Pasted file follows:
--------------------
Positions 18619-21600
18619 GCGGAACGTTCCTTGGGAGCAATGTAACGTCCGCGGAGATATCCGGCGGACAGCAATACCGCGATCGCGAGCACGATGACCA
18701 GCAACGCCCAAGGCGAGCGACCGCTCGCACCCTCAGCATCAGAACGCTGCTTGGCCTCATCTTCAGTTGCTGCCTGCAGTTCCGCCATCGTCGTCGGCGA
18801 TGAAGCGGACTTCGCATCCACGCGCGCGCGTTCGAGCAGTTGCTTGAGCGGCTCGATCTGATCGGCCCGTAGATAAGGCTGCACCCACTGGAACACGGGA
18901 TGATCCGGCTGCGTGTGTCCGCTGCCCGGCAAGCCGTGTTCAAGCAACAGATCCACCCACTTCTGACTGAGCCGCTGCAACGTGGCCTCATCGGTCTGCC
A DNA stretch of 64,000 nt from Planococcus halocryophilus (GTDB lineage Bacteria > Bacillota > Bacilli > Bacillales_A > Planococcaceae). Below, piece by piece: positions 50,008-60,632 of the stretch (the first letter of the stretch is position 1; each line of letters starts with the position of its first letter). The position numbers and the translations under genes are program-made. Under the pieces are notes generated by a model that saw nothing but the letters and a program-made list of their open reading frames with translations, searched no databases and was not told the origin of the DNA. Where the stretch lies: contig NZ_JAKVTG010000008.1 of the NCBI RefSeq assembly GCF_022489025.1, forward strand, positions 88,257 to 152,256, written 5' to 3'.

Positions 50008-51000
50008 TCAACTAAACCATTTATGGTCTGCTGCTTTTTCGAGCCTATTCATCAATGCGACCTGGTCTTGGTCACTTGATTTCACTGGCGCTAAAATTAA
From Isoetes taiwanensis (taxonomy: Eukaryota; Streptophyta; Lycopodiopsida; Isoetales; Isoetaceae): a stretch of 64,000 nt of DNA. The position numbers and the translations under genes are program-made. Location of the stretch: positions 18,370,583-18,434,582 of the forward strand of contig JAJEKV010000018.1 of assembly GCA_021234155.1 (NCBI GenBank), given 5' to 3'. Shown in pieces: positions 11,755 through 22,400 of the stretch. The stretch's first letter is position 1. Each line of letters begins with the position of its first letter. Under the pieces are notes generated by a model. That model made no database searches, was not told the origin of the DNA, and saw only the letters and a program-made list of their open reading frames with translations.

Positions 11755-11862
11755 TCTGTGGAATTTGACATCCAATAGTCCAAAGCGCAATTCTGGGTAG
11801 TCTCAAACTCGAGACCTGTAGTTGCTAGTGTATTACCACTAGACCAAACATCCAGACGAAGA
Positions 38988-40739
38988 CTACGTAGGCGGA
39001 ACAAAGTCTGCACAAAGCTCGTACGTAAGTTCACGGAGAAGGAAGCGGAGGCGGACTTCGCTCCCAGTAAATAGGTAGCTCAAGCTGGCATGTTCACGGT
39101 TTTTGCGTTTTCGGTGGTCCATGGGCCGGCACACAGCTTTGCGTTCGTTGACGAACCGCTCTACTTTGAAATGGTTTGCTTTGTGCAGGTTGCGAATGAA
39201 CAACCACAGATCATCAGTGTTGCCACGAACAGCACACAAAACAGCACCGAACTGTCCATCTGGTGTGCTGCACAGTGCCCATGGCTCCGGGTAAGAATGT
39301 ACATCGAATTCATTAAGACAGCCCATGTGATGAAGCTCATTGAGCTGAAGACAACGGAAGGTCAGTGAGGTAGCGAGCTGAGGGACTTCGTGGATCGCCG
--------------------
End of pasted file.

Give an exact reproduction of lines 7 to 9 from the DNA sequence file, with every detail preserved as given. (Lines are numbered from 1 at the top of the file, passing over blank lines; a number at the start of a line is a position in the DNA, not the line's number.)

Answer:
Positions 50008-51000
50008 TCAACTAAACCATTTATGGTCTGCTGCTTTTTCGAGCCTATTCATCAATGCGACCTGGTCTTGGTCACTTGATTTCACTGGCGCTAAAATTAA
From Isoetes taiwanensis (taxonomy: Eukaryota; Streptophyta; Lycopodiopsida; Isoetales; Isoetaceae): a stretch of 64,000 nt of DNA. The position numbers and the translations under genes are program-made. Location of the stretch: positions 18,370,583-18,434,582 of the forward strand of contig JAJEKV010000018.1 of assembly GCA_021234155.1 (NCBI GenBank), given 5' to 3'. Shown in pieces: positions 11,755 through 22,400 of the stretch. The stretch's first letter is position 1. Each line of letters begins with the position of its first letter. Under the pieces are notes generated by a model. That model made no database searches, was not told the origin of the DNA, and saw only the letters and a program-made list of their open reading frames with translations.